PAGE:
Monday was a national holiday. It was a day where we (or at least government employees) sat back and reflected on the late, great American hero, Christopher Columbus. For it was a little over 500 years ago that Chris made his first epic voyage to
America islands close to America.
On October 12th around 2 a.m.
Christopher Columbus some random crew member named Rodrigo de Triana first saw land. When the crew came to know the “Indians” that were on the island (that would one day be part of the Bahamas) Columbus wrote these fine words about the peaceful natives:
They ought to make good and skilled servants, for they repeat very quickly whatever we say to them. I think they can very easily be made Christians, for they seem to have no religion. If it pleases our Lord, I will take six of them to Your Highnesses when I depart, in order that they may learn our language. I could conquer the whole of them with 50 men, and govern them as I pleased.”
What a true American legend. He would later change his mind about converting the natives to Christians because those who were baptized could not become slaves (obviously). When he originally wrote he would take six back, what he meant was a number closer to 25, but only seven or eight survived the trip so he was pretty close. This voyage is also thought to have brought syphilis to Europe, but it was more the Indians and crew members’ faults as opposed to Columbus…so we don’t hold that against him.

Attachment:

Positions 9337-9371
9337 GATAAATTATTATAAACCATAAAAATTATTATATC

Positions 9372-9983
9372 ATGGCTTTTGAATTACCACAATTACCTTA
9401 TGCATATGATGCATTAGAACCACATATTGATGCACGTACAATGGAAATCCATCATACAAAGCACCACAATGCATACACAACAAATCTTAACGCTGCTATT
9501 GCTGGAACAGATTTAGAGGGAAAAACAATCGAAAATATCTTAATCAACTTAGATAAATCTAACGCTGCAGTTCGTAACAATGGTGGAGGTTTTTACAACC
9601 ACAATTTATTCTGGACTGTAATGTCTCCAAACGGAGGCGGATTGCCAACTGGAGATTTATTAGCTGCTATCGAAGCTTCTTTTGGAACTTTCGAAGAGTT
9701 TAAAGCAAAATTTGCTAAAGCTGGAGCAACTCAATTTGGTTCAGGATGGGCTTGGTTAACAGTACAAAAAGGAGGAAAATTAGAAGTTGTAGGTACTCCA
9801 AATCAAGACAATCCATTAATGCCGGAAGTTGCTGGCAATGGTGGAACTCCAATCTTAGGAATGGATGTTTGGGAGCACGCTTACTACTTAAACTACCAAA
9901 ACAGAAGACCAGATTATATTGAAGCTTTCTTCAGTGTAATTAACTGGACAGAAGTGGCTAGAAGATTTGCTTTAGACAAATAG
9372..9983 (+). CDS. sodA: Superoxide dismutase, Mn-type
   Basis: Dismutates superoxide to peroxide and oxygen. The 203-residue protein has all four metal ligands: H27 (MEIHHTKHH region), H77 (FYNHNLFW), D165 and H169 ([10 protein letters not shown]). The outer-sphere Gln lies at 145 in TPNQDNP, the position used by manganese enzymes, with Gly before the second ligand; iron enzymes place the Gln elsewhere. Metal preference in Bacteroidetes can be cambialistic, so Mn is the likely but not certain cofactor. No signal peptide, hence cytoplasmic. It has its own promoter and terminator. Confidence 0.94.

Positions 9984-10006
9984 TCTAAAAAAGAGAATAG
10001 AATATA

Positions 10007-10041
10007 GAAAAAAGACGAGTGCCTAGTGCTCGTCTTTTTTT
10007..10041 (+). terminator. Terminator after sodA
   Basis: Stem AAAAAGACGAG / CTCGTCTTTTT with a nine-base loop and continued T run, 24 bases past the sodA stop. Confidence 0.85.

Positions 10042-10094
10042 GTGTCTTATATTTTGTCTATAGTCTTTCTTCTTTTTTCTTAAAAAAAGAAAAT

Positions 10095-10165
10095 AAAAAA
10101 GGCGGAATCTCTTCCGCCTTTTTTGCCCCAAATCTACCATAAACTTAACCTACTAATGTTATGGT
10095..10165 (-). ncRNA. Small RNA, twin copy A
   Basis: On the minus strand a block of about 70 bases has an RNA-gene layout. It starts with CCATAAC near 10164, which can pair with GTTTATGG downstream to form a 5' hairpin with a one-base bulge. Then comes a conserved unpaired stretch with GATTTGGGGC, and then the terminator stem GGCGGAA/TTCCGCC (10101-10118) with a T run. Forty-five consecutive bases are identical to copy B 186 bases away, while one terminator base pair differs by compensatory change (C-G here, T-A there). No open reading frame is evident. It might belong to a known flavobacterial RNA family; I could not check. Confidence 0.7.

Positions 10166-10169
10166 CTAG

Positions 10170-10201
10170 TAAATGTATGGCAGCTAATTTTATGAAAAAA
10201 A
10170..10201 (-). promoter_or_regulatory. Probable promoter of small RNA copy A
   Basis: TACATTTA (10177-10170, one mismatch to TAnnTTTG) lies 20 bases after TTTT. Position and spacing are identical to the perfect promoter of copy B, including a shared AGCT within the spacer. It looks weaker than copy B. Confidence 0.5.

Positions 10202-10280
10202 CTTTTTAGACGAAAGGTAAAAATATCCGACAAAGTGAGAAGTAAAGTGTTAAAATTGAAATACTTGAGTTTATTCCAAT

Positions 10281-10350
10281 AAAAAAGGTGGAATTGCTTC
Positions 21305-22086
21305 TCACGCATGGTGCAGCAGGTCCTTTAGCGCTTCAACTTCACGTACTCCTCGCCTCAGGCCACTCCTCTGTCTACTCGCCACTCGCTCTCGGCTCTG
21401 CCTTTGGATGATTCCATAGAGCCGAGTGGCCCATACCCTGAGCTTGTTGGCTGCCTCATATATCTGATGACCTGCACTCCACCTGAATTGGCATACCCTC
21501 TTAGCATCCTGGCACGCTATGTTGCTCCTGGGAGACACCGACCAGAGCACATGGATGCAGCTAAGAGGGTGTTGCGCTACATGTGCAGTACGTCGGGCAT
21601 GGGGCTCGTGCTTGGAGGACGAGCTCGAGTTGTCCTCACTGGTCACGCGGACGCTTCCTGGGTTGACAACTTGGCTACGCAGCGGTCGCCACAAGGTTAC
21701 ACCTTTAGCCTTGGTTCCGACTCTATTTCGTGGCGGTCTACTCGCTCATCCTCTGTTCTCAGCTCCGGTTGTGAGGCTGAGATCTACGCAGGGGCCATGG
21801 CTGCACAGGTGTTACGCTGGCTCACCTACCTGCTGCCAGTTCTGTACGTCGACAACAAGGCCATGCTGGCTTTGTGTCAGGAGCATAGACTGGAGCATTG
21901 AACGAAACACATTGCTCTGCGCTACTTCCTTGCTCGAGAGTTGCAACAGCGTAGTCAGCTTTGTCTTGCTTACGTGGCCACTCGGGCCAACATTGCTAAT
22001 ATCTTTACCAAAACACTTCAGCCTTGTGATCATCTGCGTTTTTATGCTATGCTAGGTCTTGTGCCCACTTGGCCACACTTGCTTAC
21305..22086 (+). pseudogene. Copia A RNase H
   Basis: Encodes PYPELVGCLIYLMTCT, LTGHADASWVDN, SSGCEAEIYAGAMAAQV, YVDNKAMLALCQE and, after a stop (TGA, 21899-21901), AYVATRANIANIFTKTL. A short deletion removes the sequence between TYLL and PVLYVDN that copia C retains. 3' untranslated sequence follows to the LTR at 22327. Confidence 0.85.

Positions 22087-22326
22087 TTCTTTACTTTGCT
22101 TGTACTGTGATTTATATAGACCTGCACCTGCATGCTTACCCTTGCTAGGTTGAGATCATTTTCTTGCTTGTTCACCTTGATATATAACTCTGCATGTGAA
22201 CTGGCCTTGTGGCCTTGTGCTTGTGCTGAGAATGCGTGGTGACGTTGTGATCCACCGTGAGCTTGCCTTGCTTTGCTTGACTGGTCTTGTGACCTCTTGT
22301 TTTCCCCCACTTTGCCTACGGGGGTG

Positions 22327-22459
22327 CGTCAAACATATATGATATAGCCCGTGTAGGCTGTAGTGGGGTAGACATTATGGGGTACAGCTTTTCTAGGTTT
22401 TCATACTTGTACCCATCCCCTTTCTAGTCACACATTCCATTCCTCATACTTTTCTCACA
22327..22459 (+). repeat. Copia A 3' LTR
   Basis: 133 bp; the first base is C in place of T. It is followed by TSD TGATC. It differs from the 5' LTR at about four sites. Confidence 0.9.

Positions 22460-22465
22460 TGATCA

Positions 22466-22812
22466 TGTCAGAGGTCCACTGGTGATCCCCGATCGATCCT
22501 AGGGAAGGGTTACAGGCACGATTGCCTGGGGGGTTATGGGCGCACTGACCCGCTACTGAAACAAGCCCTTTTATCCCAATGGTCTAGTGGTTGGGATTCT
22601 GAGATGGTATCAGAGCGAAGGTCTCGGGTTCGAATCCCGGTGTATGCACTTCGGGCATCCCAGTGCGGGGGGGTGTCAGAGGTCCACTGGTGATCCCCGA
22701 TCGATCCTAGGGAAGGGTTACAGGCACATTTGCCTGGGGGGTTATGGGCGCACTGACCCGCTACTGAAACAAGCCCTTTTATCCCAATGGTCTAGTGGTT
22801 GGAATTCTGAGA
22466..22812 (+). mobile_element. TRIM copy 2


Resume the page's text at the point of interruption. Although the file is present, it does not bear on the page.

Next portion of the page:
Columbus would eventually make four voyages to
America the islands close to America. He set foot in Haiti, Cuba, Honduras, Dominican Republic where he continued to use such technology as metal swords to get what he wanted. The true American Spanish way.
The fact that Columbus never really reached America is a moot point. So is the fact that he died thinking that the land he discovered was India. The people of the 15th century never thought the Earth was flat (this idea was popularized in the 19th century) so he was no ground breaker there, but that’s irrelevant. He also wasn’t the first European to make the trip, (Leif Ericson did it about 500 years before Columbus was born) but that detail is rather pointless. Hell, who cares that his name wasn’t even Christoper Columbus (it was Christoffa Corombo).
What’s important is that he got the queen of Spain (cleverly so since he was from modern day Italy) to pay for him to find a quicker way to India for trading, but instead found new land. He immediately began enslaving the natives there and forcing European culture upon some of them while killing the rest. This is what America is all about. Christopher Columbus is the epitome of the slogan, “If it’s not yours, take it so long as you are stronger than the person whom it belongs…then squash that person to the point where he agrees all along it was yours in the first place.” That, my friends, is what we celebrate on the second Monday in October.
So thank you Christopher Columbus for your pioneering ways…and the extra money for my new sports jacket that I’ll be busting out at Keeneland this weekend.